In that vein, I love the Christian Christmas traditions because I see them more in a social context than spiritual. The increased help for the needy around Christmas, the reaching out to those who are lonely, the repeating of old stories and traditions to help create community, the songs and art that are created for the holiday.

    Religion can be a powerful social force and I find it fascinating. This is mainly what runs though my head when I return home for all the Christmas services and preparation.

    My SO and I have both been active participants in religion and have not. Who knows what we’ll think in 20 years. But I think that this respect is in both of us, so no matter what happens, it will be a good thing in the end.

    • Lynn

      My husband is deeply religious. His faith is integral to his being, and it is the same with his family. I, however, do not believe. I come from a long line of believers (grandfather was one of the founding members of the Orthodox Presbyterian Church), and I’ve been baptized a few times. But I don’t believe.

      When my husband or his family ask me to go to church, I go. I actually like church. I like the rhythms and the traditions and the connection of it. I like the hymns. I like the symbolism. I just can’t believe.

      My husband accepts that, although his great hope is that through witnessing his faith and the faith of his family, I’ll come to believe. No pressure at all…just a quiet belief in his own faith.

  • Wow Kirsty, you write in such a beautiful eloquent manner.
    Yes, to all of it. To blending traditions, to getting to know more about each other. To bringing light into each other’s perceptions.

  • CJ

    Wow, I’m really impressed/touched by the humility with which you approach the issue. I’m also in an inter-faith marriage and I think the toughest but also most rewarding this is to really approach issues of faith or not-faith with an attitude of “what can i learn from my partner?” and “what is good and beautiful about this belief/attitude/tradition?”

  • Frances

    Oh Kirsty.

    I’ve just had a big cry at my desk to this. How lovely.

    I’m spending Christmas with my husband’s family for the first time this year and now instead of dreading the lack of my family’s traditions (and presence) I’m feeling more positive that I’ll just enjoy a whole different Christmas.

  • Peridot

    Love this!

    I’m firmly in the secular Christmas camp but I think your blended Christmas is lovely. It’s so personal and unique – who wants an identikit Christmas? Apart from eating chocolate for breakfast, obv. Some things are sacrosanct.

    Despite my utter lack of faith I sing in a choir and love the Christmas concert the best because the music is so lovely and it’s part of the exciting build up. To me it’s a festival that has tipped back to the original pre-Christian festival that was just something designed to have something to look forward to in the long, cold, dark days of winter. But it means different things to different people – and especially to Christians it has a whole different dimension. There’s room for us all – we all love mince pies, mulled wine, sparkly lights and chocolate coins after all!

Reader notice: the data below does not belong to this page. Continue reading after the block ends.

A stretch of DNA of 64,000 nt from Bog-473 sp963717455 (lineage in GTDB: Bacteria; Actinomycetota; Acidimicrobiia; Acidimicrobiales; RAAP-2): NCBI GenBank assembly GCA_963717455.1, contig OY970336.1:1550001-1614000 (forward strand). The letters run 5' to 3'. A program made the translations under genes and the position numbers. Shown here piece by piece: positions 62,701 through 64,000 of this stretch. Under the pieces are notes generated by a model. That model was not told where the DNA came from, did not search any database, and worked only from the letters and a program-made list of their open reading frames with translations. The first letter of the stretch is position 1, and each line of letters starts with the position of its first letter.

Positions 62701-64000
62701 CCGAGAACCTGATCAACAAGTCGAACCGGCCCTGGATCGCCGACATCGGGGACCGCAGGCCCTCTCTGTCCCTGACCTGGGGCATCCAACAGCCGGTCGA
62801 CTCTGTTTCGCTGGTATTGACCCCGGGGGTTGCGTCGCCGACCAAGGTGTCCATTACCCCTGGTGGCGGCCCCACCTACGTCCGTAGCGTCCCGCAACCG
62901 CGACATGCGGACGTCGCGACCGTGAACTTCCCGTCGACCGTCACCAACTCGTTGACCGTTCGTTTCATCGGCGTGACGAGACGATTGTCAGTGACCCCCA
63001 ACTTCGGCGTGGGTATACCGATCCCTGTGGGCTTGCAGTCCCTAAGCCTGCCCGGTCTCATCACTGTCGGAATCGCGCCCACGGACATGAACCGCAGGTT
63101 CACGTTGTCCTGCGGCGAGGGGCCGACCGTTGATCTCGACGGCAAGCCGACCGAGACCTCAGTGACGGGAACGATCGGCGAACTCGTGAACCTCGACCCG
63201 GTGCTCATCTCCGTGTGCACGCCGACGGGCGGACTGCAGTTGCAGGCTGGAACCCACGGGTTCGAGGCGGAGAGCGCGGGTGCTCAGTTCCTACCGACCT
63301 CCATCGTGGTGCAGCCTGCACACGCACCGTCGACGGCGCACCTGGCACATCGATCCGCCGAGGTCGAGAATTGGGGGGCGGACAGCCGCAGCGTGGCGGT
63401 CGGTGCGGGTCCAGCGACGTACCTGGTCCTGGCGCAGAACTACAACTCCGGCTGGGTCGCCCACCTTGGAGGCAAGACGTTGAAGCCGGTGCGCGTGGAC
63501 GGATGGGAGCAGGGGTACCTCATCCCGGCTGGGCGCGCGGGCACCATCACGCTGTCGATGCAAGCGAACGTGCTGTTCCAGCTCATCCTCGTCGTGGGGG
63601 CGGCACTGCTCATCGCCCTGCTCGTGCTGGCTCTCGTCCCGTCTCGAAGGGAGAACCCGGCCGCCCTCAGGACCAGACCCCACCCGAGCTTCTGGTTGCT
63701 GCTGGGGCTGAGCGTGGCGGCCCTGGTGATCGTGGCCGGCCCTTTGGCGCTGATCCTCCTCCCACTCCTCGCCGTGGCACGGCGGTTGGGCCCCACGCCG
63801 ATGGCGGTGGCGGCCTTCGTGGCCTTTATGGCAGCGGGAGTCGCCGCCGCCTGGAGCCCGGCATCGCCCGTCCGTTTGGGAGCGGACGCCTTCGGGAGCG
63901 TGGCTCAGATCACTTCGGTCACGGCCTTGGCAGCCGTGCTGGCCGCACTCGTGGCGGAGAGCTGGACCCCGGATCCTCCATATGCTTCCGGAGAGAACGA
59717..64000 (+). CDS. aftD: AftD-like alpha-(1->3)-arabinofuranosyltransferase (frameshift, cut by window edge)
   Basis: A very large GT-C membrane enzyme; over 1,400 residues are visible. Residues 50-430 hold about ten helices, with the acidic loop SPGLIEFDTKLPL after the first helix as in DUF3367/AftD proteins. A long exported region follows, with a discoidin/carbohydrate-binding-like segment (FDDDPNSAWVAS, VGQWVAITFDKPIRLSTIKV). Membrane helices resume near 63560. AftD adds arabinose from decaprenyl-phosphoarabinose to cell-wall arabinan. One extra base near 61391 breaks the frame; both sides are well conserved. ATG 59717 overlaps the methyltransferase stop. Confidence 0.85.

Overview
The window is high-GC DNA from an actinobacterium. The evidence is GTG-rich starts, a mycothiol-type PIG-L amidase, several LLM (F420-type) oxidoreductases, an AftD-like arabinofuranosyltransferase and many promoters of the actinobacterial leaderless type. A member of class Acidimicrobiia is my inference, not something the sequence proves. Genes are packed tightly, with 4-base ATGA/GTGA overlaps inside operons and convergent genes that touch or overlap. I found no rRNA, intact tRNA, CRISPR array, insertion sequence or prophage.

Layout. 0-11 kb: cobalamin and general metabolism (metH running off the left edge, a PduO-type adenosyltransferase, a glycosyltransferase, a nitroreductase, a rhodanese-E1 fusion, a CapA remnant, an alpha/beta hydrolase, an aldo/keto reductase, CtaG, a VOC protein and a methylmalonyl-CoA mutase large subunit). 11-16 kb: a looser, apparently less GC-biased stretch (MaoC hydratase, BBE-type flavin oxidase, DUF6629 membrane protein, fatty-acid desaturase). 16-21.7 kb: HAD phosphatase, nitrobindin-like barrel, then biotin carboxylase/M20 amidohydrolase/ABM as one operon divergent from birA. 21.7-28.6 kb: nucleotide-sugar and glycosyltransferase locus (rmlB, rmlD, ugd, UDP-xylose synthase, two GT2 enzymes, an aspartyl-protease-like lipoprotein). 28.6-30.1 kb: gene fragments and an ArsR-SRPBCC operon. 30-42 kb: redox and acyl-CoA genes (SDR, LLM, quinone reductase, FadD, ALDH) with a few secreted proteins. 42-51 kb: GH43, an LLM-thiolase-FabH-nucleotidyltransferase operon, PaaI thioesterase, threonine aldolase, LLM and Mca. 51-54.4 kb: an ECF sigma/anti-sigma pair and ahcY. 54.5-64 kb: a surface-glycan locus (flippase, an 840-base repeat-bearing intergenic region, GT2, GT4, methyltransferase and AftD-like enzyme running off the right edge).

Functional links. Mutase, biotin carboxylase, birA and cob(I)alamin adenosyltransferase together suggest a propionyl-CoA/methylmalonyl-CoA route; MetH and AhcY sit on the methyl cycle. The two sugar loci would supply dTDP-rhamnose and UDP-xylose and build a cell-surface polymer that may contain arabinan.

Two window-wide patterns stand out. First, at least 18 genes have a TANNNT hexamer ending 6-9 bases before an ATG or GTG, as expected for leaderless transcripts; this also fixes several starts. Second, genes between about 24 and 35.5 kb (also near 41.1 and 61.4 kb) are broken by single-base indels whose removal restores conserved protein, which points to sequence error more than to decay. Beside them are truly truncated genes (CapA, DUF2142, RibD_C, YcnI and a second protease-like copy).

• Adrini

      It’s a whole world to others to, but no one thinks about it. Everyone just goes bible crazy.

      I’m a long time pagan, for instance, as well as a UU. As a Pagan the winter solstice is about the Gods’ promise that the cold and the winter will end, that crops will grow and life return, and a reminder that no matter how dark it can get I am not alone in this life. This was what was celebrated for 2, maybe 3 thousand years. All but forgotten now. Just ignored.

      As a humanist UU it is about all the traditions. The ones from grandparents and passed relatives long lost but always remembered. Dishes for the memory of people who can’t be there for whatever reason. Hanging up ornaments and remembering when we got each one. Being grateful for all the good and light in our lives. Then turning off the lights and just looking at and meditating on the tree and thinking about what it holds. No less sacred or loved. Just does not get the press.

      • Raised Roman Catholic with a very strong understanding that the Christmas traditions we know and love are really a blend of Pagan and Christian traditions, I always thought the idea that its a promise the sun and light will return is the reason the church put Christmas in December. (I kind of think it may have been a way of evangelizing, like “Hey, you know what you’re celebrating right now? That’s what this is about!” connecting the new faith with the familiar one).

        It is very weird to see the different ways people celebrate- as I said, I was raised Catholic, in the US, and my husband’s family are Catholics in Ireland. Simple things like all the hymns being different get to me (the fact that almost nobody sings along during Mass does too- it’s often the choir, my mother in law and me, and I don’t really know the words!)